5 items from 2015
While talking to Game Informer (via Gamespot) this week, The Last of Us game director Neil Druckmann has been talking about the progress of the film, and that the second draft of the script (which he has written himself) has been finished.
While talking to the site, Druckmann said that the script, while being faithful to the game, will have a few changes before it makes its way to the silver screen.
“(It’s) pretty faithful to the game. There are some big changes, but the tone and what the story’s trying to say is pretty faithful to the game.”
Furthermore, Druckmann stated that “a bunch of actors” took part in a table read recently, but we await official confirmation as to who will star. Game of Thrones‘ Maisie Williams has been heavily linked to play Ellie in the film, but as yet hasn’t been confirmed.
Druckmann is »
- Scott J. Davis
Clay Tweel is a name that should be known to any documentary fan. After serving as an associate producer on Seth Gordon‘s The King of Kong, he went on to direct his first feature, the surprisingly sharp teen-magician film Make Believe, which is better than its conventional competition-doc surface indicates, and then he co-directed last year’s riveting exploration of the 3D printer market, Print the Legend, which in a way is also a competition doc only with very high, entrepreneurial stakes. For the most part, those two are dissimilar animals, though together they’d hinted that Tweel could maybe do no wrong with clean, non-complex subject matter of any sort. He has a talent for delivering reality in an entertaining yet not sensationalistic way. His latest, co-directed with Bryan Carberry (a multitasked intern on Make Believe) and produced by Gordon, is called Finders Keepers, and it’s his closest to the line of sensational exploitation »
Epix has released the first trailer and clip from their upcoming original documentary Deep Web, the latest directorial effort from Bill and Ted's Excellent Adventure star Alex Winter (Downloaded). The documentary chronicles one of the most important and riveting digital crime sagas of the century - the October 2013 arrest of Ross William Ulbricht - and will feature exclusive interviews with the Ulbricht family including Lyn and Kirk Ulbricht, Ross' parents who have become public advocates for digital rights and due process. Ulbricht, the 30-year-old entrepreneur alleged to be "Dread Pirate Roberts" - founder of Silk Road, the notorious online black market best known for drug trafficking, is currently on trial in New York.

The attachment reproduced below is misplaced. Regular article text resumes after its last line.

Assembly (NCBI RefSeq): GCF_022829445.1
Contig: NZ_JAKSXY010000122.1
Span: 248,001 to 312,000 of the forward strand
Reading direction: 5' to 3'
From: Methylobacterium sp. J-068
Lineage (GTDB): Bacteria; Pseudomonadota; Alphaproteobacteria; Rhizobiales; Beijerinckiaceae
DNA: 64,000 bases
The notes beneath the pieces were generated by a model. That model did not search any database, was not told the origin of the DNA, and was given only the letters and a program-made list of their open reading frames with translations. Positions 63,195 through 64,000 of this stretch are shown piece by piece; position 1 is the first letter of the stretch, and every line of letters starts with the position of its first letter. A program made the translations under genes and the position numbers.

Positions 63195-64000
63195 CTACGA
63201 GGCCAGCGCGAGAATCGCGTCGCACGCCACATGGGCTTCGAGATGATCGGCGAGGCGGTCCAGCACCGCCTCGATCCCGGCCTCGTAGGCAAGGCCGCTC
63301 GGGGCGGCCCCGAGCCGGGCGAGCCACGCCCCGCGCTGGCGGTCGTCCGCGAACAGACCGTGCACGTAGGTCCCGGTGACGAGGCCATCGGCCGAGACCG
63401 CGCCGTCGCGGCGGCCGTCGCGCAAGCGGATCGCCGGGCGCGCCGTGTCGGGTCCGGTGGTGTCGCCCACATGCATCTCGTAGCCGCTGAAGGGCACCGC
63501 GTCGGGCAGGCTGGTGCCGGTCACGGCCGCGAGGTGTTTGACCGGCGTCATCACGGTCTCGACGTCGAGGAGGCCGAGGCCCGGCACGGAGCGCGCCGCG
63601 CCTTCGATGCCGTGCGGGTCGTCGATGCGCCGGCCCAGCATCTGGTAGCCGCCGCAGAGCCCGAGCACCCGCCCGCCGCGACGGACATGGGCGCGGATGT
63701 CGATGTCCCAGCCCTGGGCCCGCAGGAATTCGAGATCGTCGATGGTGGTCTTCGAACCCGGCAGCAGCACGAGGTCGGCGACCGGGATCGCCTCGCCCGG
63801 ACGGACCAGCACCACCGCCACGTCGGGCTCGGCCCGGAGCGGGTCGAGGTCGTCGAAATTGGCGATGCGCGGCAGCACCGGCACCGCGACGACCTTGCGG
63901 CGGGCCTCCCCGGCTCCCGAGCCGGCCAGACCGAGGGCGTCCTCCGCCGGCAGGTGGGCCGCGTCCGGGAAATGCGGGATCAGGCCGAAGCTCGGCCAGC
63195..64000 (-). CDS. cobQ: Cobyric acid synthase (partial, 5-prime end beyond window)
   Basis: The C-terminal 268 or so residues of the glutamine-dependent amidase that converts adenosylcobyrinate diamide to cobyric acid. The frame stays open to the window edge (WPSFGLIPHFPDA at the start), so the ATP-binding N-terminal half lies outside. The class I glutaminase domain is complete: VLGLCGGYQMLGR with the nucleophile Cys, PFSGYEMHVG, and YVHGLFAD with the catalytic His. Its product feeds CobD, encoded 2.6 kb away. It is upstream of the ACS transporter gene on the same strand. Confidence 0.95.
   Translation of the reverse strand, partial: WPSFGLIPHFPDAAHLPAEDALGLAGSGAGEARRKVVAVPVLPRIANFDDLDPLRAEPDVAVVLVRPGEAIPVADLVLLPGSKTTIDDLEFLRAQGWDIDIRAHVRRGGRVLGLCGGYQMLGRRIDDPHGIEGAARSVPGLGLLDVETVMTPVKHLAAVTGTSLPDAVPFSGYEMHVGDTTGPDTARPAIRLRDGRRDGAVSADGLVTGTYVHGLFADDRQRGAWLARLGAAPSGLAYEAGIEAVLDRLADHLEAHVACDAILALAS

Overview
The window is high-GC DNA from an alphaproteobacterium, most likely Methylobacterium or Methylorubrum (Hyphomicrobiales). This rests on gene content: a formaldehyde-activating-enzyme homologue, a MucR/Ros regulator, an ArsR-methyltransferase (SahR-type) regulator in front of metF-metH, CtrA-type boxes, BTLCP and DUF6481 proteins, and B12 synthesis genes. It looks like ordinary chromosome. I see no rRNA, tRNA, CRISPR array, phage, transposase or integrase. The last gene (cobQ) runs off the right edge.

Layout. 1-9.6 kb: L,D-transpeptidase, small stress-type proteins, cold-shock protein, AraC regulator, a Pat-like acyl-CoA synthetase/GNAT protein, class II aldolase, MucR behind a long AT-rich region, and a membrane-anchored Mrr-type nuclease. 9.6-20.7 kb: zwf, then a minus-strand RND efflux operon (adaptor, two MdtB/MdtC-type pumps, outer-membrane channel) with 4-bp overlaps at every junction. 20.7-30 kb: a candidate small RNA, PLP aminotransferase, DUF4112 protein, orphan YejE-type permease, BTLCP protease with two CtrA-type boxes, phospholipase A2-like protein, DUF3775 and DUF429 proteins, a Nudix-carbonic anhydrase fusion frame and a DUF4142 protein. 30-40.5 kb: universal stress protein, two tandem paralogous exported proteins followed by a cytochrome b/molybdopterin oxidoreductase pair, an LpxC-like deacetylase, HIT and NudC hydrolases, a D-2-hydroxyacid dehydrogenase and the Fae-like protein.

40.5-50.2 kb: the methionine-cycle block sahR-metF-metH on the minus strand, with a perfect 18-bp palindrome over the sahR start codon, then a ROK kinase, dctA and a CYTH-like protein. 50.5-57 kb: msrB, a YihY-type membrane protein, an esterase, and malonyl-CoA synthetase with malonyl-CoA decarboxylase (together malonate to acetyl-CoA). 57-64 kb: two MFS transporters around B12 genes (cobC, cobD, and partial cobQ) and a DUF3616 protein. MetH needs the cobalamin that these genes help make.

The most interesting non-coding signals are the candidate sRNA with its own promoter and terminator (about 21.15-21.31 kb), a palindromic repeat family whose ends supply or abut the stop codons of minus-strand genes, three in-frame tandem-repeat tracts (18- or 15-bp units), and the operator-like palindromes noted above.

The feature-length documentary explores the inside story of the investigation and unveils how the brightest minds and thought leaders behind the Deep Web and Bitcoin are now caught in the crosshairs of the battle for control of »
By Anjelica Oswald
After narrowing the Oscar documentary feature shortlist to five at the 87th Academy Award nominations Jan. 15, a number of notable exclusions were featured, particularly Al Hicks‘ Keep on Keepin’ On, which documents the mentorship and friendship of a jazz legend and a blind piano prodigy, and Steve James‘ Life Itself, about the life and career of famed film critic Roger Ebert. (James is no stranger to snubs and the exclusion of his 1994 film Hoop Dreams led to rule reform within the documentary category.) Both films hold 97 percent positive ratings on Rotten Tomatoes.
Some films surprised when they didn’t even land a spot on the shortlist, such as Red Army, which examines the rise and fall of the Soviet Union’s hockey team from the perspective of its coach. That film holds a 100 percent positive rating on Rotten Tomatoes.
In light of these best documentary feature snubs, »
- Anjelica Oswald
Directed by Seth Gordon
The King of Kong: A Fistful of Quarters is a documentary that follows Steve Wiebe’s attempt to break the Donkey Kong high score held by “Gamer of the Century” Billy Mitchell. Director Seth Gordon captures a classic underdog story on film that has you rooting for Steve the moment he takes on the Donkey Kong challenge, even though it means snatching the crown from Billy. More importantly, The King of Kong demonstrates the importance of good sportsmanship.
Initially Billy appears to he a pretty stand-up guy. His charisma pulls you into his world and makes you want to be a better gamer. I was actually torn at the beginning of the documentary. On one hand I wanted Billy to hold onto the title, but on the other I’ve always cheered for the underdog. I mean, »
- Elizabeth Rico
5 items from 2015
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